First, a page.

Markets turn on taper assumptions ahead of Fed meeting

Overview and Observation:

Friday the 13th failed to scare anyone beyond the already entrenched fear of a bloated equity market and concern over the confrontational attitudes of China and North Korea. Concern over Middle East sensitivities also are a factor in global angst.

The other of my concerns is the expansion of the Bitcoin program where someone bought a Lamborghini with those coins. With no intrinsic value other than the metals they are stamped in I see a "financial debacle" in the offing. The beginning of the year saw the value of one coin around $13 now around $1,000. Bear in mind the old axiom…."what goes up must come down" or even "if it seems too good to be true….it probably is. The "virtual" currency could result in real financial loss.

Now for some actual information for my clients and readers…….

Interest Rates:

March U.S. Treasury 30-year bonds (CBOT:ZBH14) closed Friday at 129 20/32nds, up 11/32nds. Economic data provided the idea of steady U.S. domestic inflation and the necessity for additional monetary stimulus. The U.S. Labor Department index on producer prices declined because of falling energy prices. The PPI was down 0.1% in November against analyst prediction for an unchanged index number. With the back and forth economist expectations as to the Federal Reserve’s intentions at the Dec. 17-18 meeting, we are on the sidelines for now.

Stock Indexes:

The Dow Jones Industrial Average closed at 15,755.36, up 15.93 but for the week lost 1.65%. Weakness in equities during the week was based on the assumption that the U.S. Federal Reserve would start considering tapering its stimulus program at the Dec. 17-18 meeting. The S&P 500 (CME:SPH14) closed at 1,775.32, down .18 and for the week lost 1.65% as well. The tech heavy Nasdaq closed at 4,000.98, up 2.57 and for the week lost 1.51%. Markets are awaiting the Federal Open Market Committee meeting to formulate trading ideas going forth. We remain bearish on the basis of our simply stated admonition that there is no such thing as a "jobless recovery."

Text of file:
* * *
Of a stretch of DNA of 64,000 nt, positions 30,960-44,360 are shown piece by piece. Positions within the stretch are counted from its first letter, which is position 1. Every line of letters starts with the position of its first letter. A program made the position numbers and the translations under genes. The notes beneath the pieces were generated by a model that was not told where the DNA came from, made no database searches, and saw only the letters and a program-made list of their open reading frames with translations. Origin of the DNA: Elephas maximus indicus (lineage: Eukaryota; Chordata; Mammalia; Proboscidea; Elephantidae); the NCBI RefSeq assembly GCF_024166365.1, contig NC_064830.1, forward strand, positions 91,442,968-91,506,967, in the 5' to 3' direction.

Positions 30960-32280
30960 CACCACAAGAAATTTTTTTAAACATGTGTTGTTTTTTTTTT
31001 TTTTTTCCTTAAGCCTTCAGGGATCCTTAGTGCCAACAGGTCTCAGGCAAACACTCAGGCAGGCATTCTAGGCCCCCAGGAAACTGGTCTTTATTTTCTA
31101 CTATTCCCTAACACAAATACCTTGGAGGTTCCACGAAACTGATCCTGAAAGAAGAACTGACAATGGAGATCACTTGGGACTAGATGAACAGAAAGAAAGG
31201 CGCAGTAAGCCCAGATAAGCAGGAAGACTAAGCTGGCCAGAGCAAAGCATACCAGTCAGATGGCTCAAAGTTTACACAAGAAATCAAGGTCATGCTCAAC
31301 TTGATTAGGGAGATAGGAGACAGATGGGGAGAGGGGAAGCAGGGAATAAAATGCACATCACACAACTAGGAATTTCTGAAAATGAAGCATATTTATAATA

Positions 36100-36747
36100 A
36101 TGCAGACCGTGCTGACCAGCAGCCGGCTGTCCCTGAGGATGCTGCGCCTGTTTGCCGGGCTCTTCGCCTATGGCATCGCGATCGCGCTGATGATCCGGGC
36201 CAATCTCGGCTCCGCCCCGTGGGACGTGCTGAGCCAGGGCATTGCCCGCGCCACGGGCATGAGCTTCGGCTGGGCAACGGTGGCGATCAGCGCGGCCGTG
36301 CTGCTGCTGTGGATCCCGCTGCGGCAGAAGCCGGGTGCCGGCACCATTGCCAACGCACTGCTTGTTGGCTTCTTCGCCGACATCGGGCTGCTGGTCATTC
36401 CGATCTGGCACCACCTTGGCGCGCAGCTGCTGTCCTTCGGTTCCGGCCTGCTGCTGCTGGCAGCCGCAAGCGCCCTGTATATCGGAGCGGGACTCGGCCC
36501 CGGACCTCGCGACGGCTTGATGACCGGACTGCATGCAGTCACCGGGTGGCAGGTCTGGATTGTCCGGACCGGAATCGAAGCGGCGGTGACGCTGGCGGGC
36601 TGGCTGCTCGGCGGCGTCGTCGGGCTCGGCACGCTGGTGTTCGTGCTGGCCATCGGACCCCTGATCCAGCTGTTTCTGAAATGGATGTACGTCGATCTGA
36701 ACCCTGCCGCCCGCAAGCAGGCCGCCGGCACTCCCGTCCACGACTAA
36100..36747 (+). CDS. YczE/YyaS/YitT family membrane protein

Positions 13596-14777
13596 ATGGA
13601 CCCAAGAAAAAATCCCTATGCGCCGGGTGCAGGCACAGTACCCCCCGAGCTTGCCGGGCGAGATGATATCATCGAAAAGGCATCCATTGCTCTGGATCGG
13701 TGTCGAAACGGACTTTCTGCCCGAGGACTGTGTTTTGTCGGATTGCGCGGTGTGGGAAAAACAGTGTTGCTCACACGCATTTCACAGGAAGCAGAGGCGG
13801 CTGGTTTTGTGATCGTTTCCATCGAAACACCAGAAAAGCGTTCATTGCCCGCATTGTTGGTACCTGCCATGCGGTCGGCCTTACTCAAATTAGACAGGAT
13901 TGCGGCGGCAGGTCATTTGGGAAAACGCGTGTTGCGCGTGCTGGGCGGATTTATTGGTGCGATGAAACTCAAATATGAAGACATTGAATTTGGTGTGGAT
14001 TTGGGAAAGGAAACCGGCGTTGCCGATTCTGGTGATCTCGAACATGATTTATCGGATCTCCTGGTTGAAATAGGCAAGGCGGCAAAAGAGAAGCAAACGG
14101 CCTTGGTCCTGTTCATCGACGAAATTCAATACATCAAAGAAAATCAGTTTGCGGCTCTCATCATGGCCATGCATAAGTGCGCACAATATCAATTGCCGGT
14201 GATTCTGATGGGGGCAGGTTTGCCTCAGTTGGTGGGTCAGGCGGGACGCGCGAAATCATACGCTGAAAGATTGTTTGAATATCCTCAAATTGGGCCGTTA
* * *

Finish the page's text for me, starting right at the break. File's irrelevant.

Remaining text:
The March U.S. Dollar Index (NYBOT:DXH14) closed Friday at 80.35, down 3 ticks as traders await the FOMC meeting this coming week. Friday’s data showed a decline in U.S. wholesale prices in November, its third consecutive decline. Thursday the House of Representatives passed a bipartisan budget bill that should avert another government shutdown in January. We are awaiting the Senate vote. The March Euro closed at $1.3738, down 5, the Swiss Franc down 6 at $1.1247, the Japanese yen 96.96, up 7, the British Pound down 48 at $1.6288, the Canadian dollar up 41, at 9417 and the Australian dollar up 22 at 8903. We continue to favor the U.S. dollar because at some point interest rates will be moving higher and that will attract dollar investment.

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